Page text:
In terms of the layout of the event, how does it break down between tastings and panels/discussions, and regarding the latter, how were themes agreed upon and reached? “Like all our beer festivals, we will have a bar with over twenty taps set up in the beerhall. Of course all beers that will be pouring will be beers that have been brewed by women. At this stage, I have over thirteen Irish brewers, which is a lot more than what I thought I’d get! As the festival is focused on showcasing women in the industry, the talks will play a major role over the weekend. They’ll start on Friday evening with Melissa Cole, followed by a panel discussion with brewers like Kinnegar Brewing’s Rachel & Libby, and West Kerry’s Adrienne. The talks will resume on Saturday at 2pm, and will be a combination of panel discussions of brewers, journalists, graphic designers, marketers, Christina Wade, the founder of the Ladies’ Craft Beer Society of Ireland, and Edana Hinchy, director of the Craft Brew Labs. There is no specific theme for the speeches, as all the women are coming from different backgrounds. The idea is for them to share their experiences in the industry, and also shed some light on how to get involved.”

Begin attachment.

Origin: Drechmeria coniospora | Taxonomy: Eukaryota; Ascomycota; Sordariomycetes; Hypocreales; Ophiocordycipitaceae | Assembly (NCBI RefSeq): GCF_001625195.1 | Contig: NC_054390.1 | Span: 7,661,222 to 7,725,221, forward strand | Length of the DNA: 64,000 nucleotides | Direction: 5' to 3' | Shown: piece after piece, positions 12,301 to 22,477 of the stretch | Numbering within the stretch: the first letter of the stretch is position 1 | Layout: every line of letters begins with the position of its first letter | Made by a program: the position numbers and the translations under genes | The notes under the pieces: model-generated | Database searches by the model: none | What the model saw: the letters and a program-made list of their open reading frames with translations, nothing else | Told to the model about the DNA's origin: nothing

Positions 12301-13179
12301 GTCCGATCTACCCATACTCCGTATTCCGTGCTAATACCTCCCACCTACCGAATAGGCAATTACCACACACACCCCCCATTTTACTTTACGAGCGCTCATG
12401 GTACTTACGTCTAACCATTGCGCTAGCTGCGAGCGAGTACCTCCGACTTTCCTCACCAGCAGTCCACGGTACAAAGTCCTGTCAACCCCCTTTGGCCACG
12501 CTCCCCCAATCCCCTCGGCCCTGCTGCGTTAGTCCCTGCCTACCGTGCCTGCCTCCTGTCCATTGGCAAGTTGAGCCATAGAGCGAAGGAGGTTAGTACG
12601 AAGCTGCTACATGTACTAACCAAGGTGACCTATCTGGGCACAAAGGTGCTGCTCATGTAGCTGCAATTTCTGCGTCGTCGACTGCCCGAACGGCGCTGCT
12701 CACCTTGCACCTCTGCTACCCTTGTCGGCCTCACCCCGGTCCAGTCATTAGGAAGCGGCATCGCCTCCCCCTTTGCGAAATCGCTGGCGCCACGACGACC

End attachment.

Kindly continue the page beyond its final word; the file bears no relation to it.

The guest of honour is journalist, sommelier and food expert Melissa Cole – a pioneering professional who has blazed a trail for women in specialist service industries. Her importance as a gala headliner, for lack of a better term, cannot be underestimated, especially as part of the festival’s first year. “First off, we couldn’t run a Female festival without asking Melissa, she has done amazing work and is an inspiration to any woman in the craft beer industry. Melissa has been fighting against sexism in the beer industry for twenty years now, and it is an honour to have her speak, and share her experiences at the festival. Everyone is looking forward to meeting her, especially me!” Part of the event’s remit is reaching out to women who would like to be involved with the craft beer industry. Outreach measures are being taken at the event, and followed up on after by the brewery, in addition to the given networking opportunities such an event possesses. “I would hope that the event itself is the first measure to get more women involved, especially in Cork, and again the talks might inspire! I am hoping to run a series of follow-up events after the festival, e.g. tasting nights and tap takeovers. Christina has set up the Ladies’ Craft Beer Society of Ireland, which is based in Dublin, so I’m hoping to set up a Cork based one after the event. I will also be collecting emails over the weekend (and getting in touch).”